2006 Nissan Armada Reviews
Nissan launched a full-size sport utility vehicle for 2004. Named the Pathfinder Armada, the new SUV was related to Nissan's Titan pickup truck. During 2004, the name was shortened to Armada.
Dual-zone automatic climate control and a 60/40-split, folding third-row seat are standard for 2006. LE models have new outside mirrors, and the Armada's stereo can play MP3-formatted CDs. A Tow Package is standard on the SE Off-Road model, and Majestic Blue and Granite are new exterior colors.
Manufactured in Mississippi, the Armada is offered with rear- or four-wheel drive in SE, SE Off-Road and upscale LE versions. Towing capacity is as much as 9,100 pounds when properly equipped.
Despite its large dimensions, the Armada displays a kinship to other Nissan SUVs. Built on a long, 123.2-inch wheelbase, the SUV is 206.9 inches long overall.
Running boards and heated power mirrors are standard. A body-colored grille appears on SE models and a chrome version leads the LE. Armadas have an independent rear suspension.
Depending on the seating arrangement, either seven or eight occupants can fit inside the Armada. Flat-folding second- and third-row seats are standard, and second-row captain's chairs are available. Folding down the front passenger seat yields space for items up to 10 feet long.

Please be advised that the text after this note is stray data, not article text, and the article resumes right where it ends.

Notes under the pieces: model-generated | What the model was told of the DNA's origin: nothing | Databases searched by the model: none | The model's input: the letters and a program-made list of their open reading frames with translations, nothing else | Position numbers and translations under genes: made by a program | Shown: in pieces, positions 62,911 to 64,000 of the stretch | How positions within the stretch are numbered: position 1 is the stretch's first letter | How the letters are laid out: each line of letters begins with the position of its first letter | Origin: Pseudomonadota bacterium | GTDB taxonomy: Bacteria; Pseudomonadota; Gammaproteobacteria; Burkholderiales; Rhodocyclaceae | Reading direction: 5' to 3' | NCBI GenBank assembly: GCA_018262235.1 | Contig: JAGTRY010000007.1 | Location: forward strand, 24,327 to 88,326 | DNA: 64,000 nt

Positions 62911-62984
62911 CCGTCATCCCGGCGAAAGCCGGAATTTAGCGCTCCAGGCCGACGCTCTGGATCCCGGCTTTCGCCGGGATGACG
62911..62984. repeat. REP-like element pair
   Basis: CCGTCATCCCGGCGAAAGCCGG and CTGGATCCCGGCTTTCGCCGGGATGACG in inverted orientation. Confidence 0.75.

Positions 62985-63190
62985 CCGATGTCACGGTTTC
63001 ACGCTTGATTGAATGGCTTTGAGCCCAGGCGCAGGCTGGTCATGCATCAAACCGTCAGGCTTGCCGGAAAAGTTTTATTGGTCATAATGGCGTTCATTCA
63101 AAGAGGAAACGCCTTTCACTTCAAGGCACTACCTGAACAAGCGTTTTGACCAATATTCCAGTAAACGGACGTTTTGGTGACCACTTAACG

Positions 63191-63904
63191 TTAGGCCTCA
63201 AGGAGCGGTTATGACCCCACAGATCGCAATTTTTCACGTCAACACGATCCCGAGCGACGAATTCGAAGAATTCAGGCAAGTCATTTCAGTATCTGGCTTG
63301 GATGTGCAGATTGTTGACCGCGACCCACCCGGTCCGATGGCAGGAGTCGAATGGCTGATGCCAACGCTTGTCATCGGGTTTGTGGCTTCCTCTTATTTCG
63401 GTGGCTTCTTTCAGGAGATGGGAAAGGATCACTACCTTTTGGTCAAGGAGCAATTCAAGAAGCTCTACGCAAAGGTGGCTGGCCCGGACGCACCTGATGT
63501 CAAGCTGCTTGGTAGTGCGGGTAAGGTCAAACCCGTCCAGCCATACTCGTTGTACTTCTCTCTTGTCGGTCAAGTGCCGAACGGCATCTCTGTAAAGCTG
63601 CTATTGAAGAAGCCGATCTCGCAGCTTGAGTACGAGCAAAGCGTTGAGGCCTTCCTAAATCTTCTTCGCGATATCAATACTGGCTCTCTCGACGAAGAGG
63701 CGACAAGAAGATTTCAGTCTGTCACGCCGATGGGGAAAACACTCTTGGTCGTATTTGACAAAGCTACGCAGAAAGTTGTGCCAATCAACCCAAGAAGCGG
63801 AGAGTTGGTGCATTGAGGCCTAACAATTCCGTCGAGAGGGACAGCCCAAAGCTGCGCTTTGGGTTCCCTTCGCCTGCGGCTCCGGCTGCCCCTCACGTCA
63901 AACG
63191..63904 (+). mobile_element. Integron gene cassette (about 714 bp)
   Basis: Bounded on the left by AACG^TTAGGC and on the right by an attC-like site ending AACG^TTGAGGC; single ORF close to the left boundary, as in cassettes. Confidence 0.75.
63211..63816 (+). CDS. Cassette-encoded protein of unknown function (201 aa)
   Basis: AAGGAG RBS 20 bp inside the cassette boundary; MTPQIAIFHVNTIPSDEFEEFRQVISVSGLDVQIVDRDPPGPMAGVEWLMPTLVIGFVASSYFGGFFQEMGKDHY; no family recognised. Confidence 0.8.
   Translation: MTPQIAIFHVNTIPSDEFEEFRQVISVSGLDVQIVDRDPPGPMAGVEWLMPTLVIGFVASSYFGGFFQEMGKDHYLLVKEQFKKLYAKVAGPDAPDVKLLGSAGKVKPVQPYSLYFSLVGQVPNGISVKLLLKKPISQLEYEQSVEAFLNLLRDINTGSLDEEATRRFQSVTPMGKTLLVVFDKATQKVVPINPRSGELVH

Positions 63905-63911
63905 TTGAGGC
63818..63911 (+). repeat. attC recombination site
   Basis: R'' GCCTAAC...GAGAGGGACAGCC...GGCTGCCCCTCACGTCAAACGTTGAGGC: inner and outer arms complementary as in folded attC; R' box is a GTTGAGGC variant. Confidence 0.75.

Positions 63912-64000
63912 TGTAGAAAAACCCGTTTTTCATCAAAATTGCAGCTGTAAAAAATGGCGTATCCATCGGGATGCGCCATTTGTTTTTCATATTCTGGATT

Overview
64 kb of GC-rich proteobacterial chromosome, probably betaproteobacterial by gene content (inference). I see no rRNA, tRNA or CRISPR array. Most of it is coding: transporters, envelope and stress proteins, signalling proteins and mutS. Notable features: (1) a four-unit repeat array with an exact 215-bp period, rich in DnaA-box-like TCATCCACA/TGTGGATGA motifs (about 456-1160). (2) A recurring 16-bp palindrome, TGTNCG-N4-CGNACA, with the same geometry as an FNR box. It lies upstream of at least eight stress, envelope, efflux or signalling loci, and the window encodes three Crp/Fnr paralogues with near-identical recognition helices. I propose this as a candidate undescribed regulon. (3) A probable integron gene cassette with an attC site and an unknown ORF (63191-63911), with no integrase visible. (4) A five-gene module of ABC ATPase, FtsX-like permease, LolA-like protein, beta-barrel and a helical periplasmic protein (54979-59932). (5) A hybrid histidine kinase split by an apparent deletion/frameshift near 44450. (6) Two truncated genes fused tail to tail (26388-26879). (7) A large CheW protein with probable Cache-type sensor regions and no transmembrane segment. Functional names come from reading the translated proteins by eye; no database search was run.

Seton leather seating surfaces are standard in the LE. Privacy glass is used for the rear liftgate and the second- and third-row side windows. Flip-out rear quarter windows are powered on the LE.
A DVD-based entertainment system and Nissan's navigation system are optional. Adjustable brake and gas pedals are standard. Standard rear sonar sensors warn of nearby objects while the vehicle is backing up.
Under the Hood
Nissan's Endurance 5.6-liter V-8 develops 305 horsepower and 385 pounds-feet of torque. It works with a five-speed-automatic transmission. Four-wheel-drive models have a two-speed transfer case with 4-Low and Auto 4x4 technology.
Side curtain-type airbags help protect occupants in all three rows. Seat-mounted side-impact airbags are standard in the LE and SE Off-Road. Nissan's Vehicle Dynamic Control electronic stability system includes traction control. A tire-pressure-monitoring system is standard.
Because it's built on the same platform as the Titan pickup, the Armada's trucklike ride quality isn't too surprising. On the whole, this SUV doesn't feel quite as solid as the Titan. The Armada is pleasantly quiet and emits only minimal truck sounds.
Steering is relatively light, and the Armada handles a tad loosely for a truck-based model; however, it steers capably enough and maneuvers with reasonable confidence in turns. Performance is strong but not exceptional.
Second-row legroom is abundant. Getting in and out requires a bit of a climb, but the running boards help. The driver enjoys a comfortably cushioned seat.